Sunday Thoughts VI (May 28-June 3)

A selection of links and thoughts that I stumble upon throughout the week – everything from economics to politics to philosophy to the occasional music video.

I. Italian Immediacy

After the highly questionable move of Italian president Sergio Mattarella to veto Giuseppe Conte’s suggested finance minister Paolo Savona (because of concerns about how “the markets” would react to the latter’s anti-Euro stance, one which he shares with other respectable economists, by the way), a government formed by the populist parties Northern League and Five Star Movement was finally sworn in on Friday (Guardian). Meanwhile, the euro is still broken and the immigration crisis still remaining unresolved. Continue reading “Sunday Thoughts VI (May 28-June 3)”

The Crisis of Social Liberalism – And Why We Need More of It


This article reflects my personal opinion.

On Friday was the inauguration of the new US president, Donald Trump. His speech, invoking a homogenous movement of the people, bore testimony to the threat that his presidency will constitute to a liberal society. He is the spearhead of a multifaceted right-wing movement that is on the rise in most Western countries. Many narratives have been conceived to explain this uprising. One states that modern social media tend to promote fake news and right populist explanations for complex problems. Others include rising nationalist sentiments and aggravating economic inequality. However, while all of these narratives have a true core, what unites all of these new political movements is their promise of change, their promise of overthrowing the existing order. The condemnation of “the liberals” and “the elites” has been commonly looked down on as only appealing to the bigots, the ill-educated, the “deplorables”. What is often ignored are the real inconsistencies and weaknesses of the established system and the fact that in many countries, there is no real political alternative addressing these issues. Make no mistake, most movements representing the “New Right” exhibit an appalling lack of cogent concepts, many disgustingly coquet with racism and use the calculated breach of taboo as their main means of advertisement and all of them have a distasteful style. But their political attacks can only be as rewarding as the systems they are aimed at are frail. Unfortunately, modern Western societies, frequently characterised by the term “Social Liberalism”, are neither very social nor exceptionally liberal. Continue reading “The Crisis of Social Liberalism – And Why We Need More of It”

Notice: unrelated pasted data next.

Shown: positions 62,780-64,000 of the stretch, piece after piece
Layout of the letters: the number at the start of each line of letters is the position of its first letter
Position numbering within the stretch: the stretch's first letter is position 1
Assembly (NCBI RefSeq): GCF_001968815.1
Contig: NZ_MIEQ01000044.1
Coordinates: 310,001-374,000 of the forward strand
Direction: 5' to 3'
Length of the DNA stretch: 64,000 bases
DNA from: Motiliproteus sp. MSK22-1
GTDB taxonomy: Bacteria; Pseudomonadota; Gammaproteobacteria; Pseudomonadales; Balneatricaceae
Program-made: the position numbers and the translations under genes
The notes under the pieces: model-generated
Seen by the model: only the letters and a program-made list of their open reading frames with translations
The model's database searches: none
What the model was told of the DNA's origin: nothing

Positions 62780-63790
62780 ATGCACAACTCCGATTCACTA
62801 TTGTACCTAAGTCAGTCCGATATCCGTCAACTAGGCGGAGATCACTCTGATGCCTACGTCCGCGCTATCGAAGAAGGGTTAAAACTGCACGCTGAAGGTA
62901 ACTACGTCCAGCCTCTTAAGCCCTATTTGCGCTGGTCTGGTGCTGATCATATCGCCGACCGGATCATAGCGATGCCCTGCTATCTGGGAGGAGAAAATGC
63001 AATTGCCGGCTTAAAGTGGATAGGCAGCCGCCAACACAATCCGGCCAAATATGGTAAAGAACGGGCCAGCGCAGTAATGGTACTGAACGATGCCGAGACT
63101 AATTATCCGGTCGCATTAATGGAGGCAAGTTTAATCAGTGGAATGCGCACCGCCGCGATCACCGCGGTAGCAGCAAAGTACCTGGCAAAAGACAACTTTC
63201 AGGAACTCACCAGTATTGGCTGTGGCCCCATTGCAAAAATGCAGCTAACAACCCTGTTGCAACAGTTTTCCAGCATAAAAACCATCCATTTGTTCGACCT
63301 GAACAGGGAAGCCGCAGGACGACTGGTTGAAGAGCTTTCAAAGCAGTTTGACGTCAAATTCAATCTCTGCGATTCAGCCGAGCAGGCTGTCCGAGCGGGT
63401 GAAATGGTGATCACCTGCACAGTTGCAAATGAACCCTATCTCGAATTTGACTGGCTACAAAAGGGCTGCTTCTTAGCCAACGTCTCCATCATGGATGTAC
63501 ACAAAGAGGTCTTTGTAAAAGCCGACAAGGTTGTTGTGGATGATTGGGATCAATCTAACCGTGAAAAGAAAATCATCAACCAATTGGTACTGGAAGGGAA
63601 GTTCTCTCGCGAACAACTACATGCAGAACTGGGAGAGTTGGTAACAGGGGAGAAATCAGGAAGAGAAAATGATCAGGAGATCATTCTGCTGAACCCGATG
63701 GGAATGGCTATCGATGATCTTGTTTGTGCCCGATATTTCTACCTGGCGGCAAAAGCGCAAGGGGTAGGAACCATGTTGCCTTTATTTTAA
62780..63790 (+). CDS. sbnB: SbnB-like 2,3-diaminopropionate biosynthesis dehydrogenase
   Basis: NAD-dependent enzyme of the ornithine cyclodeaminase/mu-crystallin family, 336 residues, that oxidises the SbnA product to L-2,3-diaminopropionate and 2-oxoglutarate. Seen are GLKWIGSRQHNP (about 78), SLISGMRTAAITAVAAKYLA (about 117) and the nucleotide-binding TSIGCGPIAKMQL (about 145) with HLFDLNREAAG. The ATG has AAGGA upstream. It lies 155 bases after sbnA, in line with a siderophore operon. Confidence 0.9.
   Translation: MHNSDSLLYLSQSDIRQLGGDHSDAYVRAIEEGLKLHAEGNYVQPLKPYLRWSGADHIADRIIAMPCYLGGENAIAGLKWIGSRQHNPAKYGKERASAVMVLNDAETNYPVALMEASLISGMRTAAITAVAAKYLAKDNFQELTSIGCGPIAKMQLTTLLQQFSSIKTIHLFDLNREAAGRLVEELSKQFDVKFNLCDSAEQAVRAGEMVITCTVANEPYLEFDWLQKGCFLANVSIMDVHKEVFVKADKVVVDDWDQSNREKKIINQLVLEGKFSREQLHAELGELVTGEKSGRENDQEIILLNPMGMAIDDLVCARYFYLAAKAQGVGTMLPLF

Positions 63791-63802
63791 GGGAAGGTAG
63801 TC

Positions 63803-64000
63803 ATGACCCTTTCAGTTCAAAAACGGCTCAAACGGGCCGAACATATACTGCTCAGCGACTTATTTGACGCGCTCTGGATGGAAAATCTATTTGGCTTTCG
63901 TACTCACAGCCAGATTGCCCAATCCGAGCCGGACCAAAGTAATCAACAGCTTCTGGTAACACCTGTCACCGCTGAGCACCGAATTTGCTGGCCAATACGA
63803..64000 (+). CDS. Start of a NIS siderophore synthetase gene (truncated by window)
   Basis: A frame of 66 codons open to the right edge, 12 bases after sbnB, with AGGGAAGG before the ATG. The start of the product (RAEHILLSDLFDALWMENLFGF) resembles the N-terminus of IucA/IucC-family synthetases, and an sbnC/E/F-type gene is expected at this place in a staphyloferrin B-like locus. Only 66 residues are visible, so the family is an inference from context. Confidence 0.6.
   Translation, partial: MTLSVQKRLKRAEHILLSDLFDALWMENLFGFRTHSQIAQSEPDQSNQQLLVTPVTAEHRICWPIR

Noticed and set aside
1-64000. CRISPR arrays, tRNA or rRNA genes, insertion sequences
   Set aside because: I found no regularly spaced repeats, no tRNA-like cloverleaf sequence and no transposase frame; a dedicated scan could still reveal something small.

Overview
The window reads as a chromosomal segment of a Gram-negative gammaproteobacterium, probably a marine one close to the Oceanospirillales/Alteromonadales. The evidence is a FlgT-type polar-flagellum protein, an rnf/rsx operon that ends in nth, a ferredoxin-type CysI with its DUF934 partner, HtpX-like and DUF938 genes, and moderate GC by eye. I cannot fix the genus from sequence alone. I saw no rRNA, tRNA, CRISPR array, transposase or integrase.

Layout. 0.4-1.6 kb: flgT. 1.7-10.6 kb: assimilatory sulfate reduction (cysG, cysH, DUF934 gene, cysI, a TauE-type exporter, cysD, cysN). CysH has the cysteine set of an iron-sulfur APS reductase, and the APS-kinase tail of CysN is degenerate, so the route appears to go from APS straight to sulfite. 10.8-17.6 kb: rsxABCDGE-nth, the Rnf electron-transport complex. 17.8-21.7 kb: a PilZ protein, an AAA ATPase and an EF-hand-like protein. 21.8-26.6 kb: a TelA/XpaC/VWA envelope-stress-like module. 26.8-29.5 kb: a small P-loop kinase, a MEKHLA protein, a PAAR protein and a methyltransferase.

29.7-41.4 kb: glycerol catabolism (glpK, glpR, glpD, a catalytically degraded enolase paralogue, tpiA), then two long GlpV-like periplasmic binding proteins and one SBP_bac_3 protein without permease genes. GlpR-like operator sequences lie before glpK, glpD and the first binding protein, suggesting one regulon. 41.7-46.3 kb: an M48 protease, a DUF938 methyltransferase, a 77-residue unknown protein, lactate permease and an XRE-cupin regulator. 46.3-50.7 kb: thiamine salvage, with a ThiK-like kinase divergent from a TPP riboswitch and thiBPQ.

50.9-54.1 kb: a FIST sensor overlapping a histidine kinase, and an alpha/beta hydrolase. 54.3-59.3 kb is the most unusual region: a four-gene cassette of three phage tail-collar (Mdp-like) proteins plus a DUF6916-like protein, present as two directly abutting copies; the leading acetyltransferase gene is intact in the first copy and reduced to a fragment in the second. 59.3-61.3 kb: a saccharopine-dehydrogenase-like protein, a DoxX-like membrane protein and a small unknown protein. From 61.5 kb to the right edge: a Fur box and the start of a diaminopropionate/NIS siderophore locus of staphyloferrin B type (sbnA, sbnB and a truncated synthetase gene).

The European Refugee Crisis – The Return of the German Angst?


This article reflects my personal opinion.